How did the rise of the market economy and industrialization influence relationships within families and communities?

The rise of the market economy and industrialization influenced relationships within families and communities by leading to major shifts in how and where people lived, worked, and procured goods. Before these changes, families and communities were close-knit and largely self-sufficient. Afterward, many people worked outside the home in factories.

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The rise of the market economy and industrialization in the eighteenth and nineteenth centuries definitely had an influence on relationships within families and communities. Before these major economic and technological changes took place, families and communities were more tightly knit, working together to provide everything they needed for themselves. Most...

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The rise of the market economy and industrialization in the eighteenth and nineteenth centuries definitely had an influence on relationships within families and communities. Before these major economic and technological changes took place, families and communities were more tightly knit, working together to provide everything they needed for themselves. Most families farmed their own food, and specialty items were purchased by local craftsmen. With the changes brought by industrialization, it was possible to increase productivity in agriculture and manufacturing. This meant that there was a shift from family self-sufficiency and local community specialization in goods to an economy where more people purchased industrial goods.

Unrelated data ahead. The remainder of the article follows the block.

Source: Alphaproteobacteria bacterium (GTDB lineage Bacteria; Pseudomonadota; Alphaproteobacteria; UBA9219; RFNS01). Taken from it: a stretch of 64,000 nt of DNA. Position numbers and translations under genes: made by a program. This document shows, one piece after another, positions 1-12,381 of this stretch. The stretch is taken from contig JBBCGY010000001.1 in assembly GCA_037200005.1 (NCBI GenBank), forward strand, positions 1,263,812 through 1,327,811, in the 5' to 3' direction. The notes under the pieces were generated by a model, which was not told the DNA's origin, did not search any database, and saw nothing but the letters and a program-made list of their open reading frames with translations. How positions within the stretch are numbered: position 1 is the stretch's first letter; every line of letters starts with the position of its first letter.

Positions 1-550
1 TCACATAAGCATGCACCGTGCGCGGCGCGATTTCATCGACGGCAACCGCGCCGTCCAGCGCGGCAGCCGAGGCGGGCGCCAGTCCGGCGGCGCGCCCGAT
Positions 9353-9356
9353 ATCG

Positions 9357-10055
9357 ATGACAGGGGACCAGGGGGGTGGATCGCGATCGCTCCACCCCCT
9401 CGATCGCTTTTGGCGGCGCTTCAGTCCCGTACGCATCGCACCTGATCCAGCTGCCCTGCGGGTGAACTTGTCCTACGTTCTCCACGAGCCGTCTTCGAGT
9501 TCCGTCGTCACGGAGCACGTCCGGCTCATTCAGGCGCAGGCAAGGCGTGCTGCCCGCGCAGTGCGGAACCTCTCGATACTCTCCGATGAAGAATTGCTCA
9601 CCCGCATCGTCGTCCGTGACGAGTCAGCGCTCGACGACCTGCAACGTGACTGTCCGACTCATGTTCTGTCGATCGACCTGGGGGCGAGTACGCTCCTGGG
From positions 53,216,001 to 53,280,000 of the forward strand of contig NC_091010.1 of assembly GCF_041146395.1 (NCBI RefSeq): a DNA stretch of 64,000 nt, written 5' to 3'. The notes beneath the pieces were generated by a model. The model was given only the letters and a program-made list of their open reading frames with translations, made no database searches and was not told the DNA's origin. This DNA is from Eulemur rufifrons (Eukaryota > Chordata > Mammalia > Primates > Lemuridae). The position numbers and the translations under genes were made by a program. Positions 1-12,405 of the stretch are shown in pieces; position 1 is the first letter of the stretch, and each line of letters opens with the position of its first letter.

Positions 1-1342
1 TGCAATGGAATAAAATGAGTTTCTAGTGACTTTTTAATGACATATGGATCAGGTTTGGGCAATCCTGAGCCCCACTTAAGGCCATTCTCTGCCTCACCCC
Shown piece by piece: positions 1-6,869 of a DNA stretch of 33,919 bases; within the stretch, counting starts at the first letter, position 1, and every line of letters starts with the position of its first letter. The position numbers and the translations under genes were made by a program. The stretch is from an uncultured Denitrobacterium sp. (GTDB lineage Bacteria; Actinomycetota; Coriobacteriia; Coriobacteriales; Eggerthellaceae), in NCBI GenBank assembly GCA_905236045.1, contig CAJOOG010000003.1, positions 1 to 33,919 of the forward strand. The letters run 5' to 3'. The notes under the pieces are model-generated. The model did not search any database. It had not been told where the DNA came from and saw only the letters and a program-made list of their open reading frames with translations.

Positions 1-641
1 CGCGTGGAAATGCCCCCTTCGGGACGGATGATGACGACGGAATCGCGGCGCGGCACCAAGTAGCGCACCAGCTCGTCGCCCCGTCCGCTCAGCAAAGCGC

In addition to the change in where people got their food and products, the rise of the market economy and industrialization also led to major changes in how and where people worked. Prior to this shift, people generally worked on their own property, taking care of family farms or their own artisan shops. However, the rise of the market economy and industrialization led to a society in which more people worked jobs outside of their homes. Factories were common places of employment, and it was often expected that all members of the family would work, including children. This contributed to the growing sense of individualism among Americans during this time.

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